5 mins read
While technology offers many opportunities in the quest to deliver a more proactive and efficient customer experience, it’s the human interactions between brands and their customers that often make the difference, writes Oli Freestone, Institute Lead at Capita.
As we move into a second year of the pandemic, much of the discussion about customer experience has focused on the benefits of technologies and capabilities such as automation, big data and Artificial Intelligence (AI). However, in our view, this focus is myopic. There’s a greater emphasis required on the human side of the experience equation.
Following a recent roundtable discussion with senior experts from the retail, financial services, insurance and utilities sectors, one shared perspective stands out: it isn’t a case of technology or humans, but technology for humans. People will remain at the centre of the most important customer conversations. Technology’s job is to take care of the routine and mundane, and to enable, but not replace, the most critical parts of the experience for both the customer and the agent.
Of course, there are many straightforward things that a customer might want to do that don’t need dedicated person-to-person interaction. These can and should be automated. For example, paying a regular bill, exploring product options or surfacing information a customer has already provided before to make a query more efficient. These are tasks that the vast majority of customers would prefer were taken care of quickly and effectively by technology.
There are plenty of slick tools and bots that can automate processes for these types of tasks. While these interactions must still reflect the brand persona (in the tone and language used) and the data associated with these interactions must be handled in a transparent, compliant and friction-free manner, these should be no-regrets deployment decisions, freeing up valuable resources to address the critical interactions, the moments that deliver disproportionately positive, or negative, experiences.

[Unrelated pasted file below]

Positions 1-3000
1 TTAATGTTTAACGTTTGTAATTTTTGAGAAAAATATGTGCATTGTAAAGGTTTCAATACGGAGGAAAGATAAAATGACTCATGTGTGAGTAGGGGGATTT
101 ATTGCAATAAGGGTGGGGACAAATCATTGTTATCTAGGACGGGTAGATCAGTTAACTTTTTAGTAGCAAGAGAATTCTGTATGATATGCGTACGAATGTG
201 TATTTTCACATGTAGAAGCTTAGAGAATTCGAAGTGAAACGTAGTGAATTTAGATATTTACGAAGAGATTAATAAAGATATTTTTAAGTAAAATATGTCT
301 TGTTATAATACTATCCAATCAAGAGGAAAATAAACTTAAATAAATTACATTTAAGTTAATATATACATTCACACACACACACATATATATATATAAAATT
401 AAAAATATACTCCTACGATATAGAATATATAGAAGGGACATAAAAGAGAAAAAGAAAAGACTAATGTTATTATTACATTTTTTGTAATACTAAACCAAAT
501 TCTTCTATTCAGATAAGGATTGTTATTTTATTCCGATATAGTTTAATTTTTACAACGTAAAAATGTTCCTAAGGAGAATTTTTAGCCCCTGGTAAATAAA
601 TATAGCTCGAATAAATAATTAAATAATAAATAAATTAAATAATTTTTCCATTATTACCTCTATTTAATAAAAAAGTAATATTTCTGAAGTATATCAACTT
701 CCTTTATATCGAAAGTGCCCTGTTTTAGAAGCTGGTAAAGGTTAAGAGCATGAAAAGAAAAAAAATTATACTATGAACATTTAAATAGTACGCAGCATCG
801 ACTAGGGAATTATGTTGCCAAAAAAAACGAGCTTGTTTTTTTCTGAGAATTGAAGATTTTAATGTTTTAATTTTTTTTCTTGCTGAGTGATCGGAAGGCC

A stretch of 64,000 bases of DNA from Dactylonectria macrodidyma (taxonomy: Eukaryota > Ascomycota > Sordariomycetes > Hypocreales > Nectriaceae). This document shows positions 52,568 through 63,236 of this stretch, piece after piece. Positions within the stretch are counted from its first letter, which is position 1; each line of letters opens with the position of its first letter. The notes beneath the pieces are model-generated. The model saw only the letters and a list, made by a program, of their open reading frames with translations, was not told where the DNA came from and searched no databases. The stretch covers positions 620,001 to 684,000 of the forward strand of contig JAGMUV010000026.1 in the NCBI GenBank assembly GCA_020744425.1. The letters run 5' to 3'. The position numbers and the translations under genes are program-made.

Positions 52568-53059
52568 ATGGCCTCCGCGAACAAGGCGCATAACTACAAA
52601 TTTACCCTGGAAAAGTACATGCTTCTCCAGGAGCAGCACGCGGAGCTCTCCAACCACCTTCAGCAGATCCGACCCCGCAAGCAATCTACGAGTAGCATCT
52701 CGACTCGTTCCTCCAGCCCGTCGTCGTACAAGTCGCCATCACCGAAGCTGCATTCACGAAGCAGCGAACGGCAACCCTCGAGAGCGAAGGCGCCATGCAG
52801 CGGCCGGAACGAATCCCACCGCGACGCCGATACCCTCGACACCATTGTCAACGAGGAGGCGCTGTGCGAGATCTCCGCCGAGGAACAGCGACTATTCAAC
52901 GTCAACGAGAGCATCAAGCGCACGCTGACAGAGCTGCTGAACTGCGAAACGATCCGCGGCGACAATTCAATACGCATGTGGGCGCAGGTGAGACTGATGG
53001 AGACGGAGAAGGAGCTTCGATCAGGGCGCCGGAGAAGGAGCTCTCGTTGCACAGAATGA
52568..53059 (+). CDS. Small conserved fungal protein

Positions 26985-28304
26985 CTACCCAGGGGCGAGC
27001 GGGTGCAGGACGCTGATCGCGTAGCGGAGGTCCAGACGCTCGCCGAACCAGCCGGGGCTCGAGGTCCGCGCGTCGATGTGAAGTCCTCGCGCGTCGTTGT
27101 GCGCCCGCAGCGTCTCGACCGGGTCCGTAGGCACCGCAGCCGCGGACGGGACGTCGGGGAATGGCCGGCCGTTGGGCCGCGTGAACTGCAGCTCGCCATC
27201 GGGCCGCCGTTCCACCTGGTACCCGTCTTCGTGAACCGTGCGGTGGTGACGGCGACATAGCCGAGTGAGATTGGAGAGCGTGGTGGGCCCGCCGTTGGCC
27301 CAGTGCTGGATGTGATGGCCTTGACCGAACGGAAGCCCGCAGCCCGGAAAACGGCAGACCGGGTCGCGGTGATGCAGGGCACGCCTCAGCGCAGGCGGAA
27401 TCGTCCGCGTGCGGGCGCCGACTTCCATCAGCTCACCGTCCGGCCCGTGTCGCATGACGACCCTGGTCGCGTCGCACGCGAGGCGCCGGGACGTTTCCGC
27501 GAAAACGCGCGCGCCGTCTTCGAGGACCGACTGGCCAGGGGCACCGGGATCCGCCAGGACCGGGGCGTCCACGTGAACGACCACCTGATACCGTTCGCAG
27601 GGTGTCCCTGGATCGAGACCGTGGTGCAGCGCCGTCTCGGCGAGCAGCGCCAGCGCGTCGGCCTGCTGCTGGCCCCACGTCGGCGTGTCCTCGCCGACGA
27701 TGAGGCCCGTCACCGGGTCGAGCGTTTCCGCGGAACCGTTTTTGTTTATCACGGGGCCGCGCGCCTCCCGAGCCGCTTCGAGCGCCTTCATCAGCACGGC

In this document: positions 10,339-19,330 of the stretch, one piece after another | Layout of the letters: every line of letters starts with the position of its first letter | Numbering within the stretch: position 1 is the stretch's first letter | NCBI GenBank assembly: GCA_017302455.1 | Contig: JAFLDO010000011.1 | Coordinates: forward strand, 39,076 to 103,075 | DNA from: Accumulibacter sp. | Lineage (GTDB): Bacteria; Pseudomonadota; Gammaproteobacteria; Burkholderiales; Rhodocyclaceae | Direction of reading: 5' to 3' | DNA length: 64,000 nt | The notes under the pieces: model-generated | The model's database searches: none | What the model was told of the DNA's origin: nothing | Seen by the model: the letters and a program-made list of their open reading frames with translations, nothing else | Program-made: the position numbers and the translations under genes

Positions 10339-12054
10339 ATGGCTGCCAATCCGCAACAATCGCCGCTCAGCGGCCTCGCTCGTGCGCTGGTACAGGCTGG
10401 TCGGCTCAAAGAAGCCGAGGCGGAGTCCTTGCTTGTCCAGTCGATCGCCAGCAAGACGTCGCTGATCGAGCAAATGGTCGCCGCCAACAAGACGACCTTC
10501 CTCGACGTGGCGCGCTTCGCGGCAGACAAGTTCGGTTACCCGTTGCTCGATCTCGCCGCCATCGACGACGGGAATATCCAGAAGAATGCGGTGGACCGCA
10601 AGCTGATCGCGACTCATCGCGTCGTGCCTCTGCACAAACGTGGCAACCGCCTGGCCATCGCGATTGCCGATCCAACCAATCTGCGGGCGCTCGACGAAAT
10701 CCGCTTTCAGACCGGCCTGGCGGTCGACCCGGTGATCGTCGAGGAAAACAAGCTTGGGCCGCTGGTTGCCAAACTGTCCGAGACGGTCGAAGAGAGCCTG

It’s in these hyper-critical moments where understanding of context, empathy and human dialogue make the difference. When your car has been stolen, your benefits are delayed or your pension statement is wrong, human-to-human interaction becomes essential to triage the concern, complication or complaint and understand the nuances, potential distresses and urgency often associated with moments that really matter. The role of technology here is to reduce friction, provide the right information and to do so quickly and accurately. It should work in the background to empower colleagues and ensure that they are armed with the intelligence they need to deliver the best interaction possible at that moment.
Our roundtable experts felt that there was still much thinking and work to be done in this area. For the successful, there were many potential benefits: improvements to customer experience scores, finding new opportunities to provide additional services, uncovering insights to fuel the development of new products and increases in employee engagement and productivity were all mentioned.
There was also discussion regarding the swing towards outbound interactions, when the data allows companies to anticipate customer problems and opportunities before they occur, connecting the right agent with a customer before they even realise that they need help.